Penn State has spent the better part of its existence stuck in irrelevance and submerged in basketball purgatory. Sure, losing a coach to Navy is embarrassing, but that shame easily could have been compounded had the next hire relegated the Lions to another five years of the doldrums.

[+] EnlargePatrick Chambers
Howard Smith/US PresswirePatrick Chambers led Boston University to an American East title and an NCAA tournament berth this past season.
Instead on Friday the university finally took a step toward the light. By hiring Patrick Chambers as its new coach, Penn State finally breathed life into a program that, for years, has reeked of mothballs.

Bruce Parkhill begat Jerry Dunn begat Ed DeChellis, all decent coaches, all good men and all who moved the energy meter about an eighth of an inch every five years. They suffered the same anonymity as their basketball team: nondescript guys on the next step of their coaching road who wanted to win and who cared, but who brought nothing to the table to invigorate the program.

Chambers changes the dynamic. He is young, only 40, and finally gives a face to a faceless program.

The initial appeal, of course, is Chambers’ recruiting ties to Philadelphia. There’s no doubt that bringing a Philly guy -- Chambers is from the city, went to high school in the city and coached there at both the high school and college levels -- is key. Since joining the Big Ten, one of Penn State’s biggest obstacles has been figuring out where to find recruits.

Philadelphia is the most logical source for future players. It’s only three hours away and stuffed with talent. And with the Big Ten Network, it is not like it was 10 years ago, where kids would go to State College to never be seen or heard from again.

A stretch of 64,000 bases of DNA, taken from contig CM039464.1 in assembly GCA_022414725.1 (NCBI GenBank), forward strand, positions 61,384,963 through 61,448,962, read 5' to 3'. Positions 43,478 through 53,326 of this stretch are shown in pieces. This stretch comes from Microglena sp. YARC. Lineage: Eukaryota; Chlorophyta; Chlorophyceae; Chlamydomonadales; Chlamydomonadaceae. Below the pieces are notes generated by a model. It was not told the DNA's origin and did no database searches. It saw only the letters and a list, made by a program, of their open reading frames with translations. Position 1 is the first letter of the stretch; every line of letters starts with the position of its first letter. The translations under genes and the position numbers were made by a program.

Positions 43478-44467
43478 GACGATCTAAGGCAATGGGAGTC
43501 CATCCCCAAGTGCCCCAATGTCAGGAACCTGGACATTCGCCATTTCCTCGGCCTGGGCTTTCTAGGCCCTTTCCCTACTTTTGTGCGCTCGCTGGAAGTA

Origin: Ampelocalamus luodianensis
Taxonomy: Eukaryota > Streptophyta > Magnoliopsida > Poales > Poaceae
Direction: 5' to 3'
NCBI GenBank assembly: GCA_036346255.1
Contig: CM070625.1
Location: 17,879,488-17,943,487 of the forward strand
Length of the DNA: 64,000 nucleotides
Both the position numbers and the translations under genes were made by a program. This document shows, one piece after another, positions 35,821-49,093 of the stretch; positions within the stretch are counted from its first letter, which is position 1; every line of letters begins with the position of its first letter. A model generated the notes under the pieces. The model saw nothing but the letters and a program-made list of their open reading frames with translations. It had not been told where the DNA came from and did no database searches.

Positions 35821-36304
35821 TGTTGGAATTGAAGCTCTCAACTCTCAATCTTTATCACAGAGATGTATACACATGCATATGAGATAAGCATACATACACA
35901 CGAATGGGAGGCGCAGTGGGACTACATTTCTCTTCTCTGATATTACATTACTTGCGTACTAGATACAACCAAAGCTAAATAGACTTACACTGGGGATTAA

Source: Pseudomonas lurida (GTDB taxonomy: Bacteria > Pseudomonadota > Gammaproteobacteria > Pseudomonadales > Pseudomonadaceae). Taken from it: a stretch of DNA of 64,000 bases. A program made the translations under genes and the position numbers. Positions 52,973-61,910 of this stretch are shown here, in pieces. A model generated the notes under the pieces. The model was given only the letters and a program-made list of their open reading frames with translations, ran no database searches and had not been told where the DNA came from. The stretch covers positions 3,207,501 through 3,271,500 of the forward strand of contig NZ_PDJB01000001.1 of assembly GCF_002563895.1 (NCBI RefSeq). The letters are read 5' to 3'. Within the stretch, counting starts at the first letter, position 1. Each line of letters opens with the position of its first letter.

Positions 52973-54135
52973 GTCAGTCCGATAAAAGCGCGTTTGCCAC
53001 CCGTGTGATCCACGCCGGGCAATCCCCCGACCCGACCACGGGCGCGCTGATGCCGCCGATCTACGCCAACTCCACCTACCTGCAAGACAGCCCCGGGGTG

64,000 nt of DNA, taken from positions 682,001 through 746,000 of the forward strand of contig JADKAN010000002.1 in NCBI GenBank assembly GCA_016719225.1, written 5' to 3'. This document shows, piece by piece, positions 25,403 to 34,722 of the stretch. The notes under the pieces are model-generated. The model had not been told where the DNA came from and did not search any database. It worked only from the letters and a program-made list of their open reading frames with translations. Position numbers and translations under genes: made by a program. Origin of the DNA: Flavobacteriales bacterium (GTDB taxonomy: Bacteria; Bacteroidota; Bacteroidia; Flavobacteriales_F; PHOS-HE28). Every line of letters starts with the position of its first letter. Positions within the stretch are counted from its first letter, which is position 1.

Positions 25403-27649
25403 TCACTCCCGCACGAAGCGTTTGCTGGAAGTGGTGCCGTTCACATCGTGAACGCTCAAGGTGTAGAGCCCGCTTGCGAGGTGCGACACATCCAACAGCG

But hiring Chambers is about more than just getting a good recruiter. It is about getting the right guy for a program that has all the BCS bells and whistles and yet offers low-major pizzazz.

Before I joined ESPN.com, I worked in Philadelphia and watched Chambers tutor alongside Villanova coach Jay Wright. His passion for basketball and his eagerness was so overwhelming that more than one person asked, “Is this guy for real?" The implication being that Chambers’ personality might be somewhat disingenuous.

It is not. It is who he is.

He is the typical kid from a big Irish family (12 kids in all), who is used to living large and loud and who has a fire and intensity that borders on manic.

At Boston University, he coached hard and recruited well, the two biggest tools in a head coach’s tool belt. But he also recognized that involving the fans and inspiring the campus was key. So he did goofy videos, bringing a cameraman into his home to give fans a day in the life of their head coach. He hopped on a golf cart and toured the campus.

Was it hokey? Sure. But it was fun and it was different and it was young.

I remember before the NCAA tournament was a birthright at Villanova, when the tradition-laden program needed resuscitation. The year that Wright was first hired, he went into the cafeterias with his players and literally stood on the tables, pleading with students to come to games. He banged on dorm room doors. Wright recognized that he needed to build more than a team on the court. He needed to build a program.

That’s what Penn State needs. In Chambers, that's what it has: an architect.

The only caveat is that Chambers also needs something in return.

He needs support. The administration’s interest in the basketball program has been, shall we say, reluctant at best. The coaching staffs have been underpaid and the program long has been treated as the athletic department’s ugly stepchild.

That has to change. The arms race in college basketball extends beyond the reach of a coach. It encompasses the resources he’s given to go out and search for recruits, the high-end fixings in his office, locker room and practice space and most important, the response he receives from his administration when he needs something.

Out of the depths of its misery, of losing its Big Ten coach to the Patriot League, Penn State has turned the program onto the road to rediscovery.

Now that it's turned over the keys to Chambers, PSU needs to make sure it is the keys to a Mercedes and not a Yugo.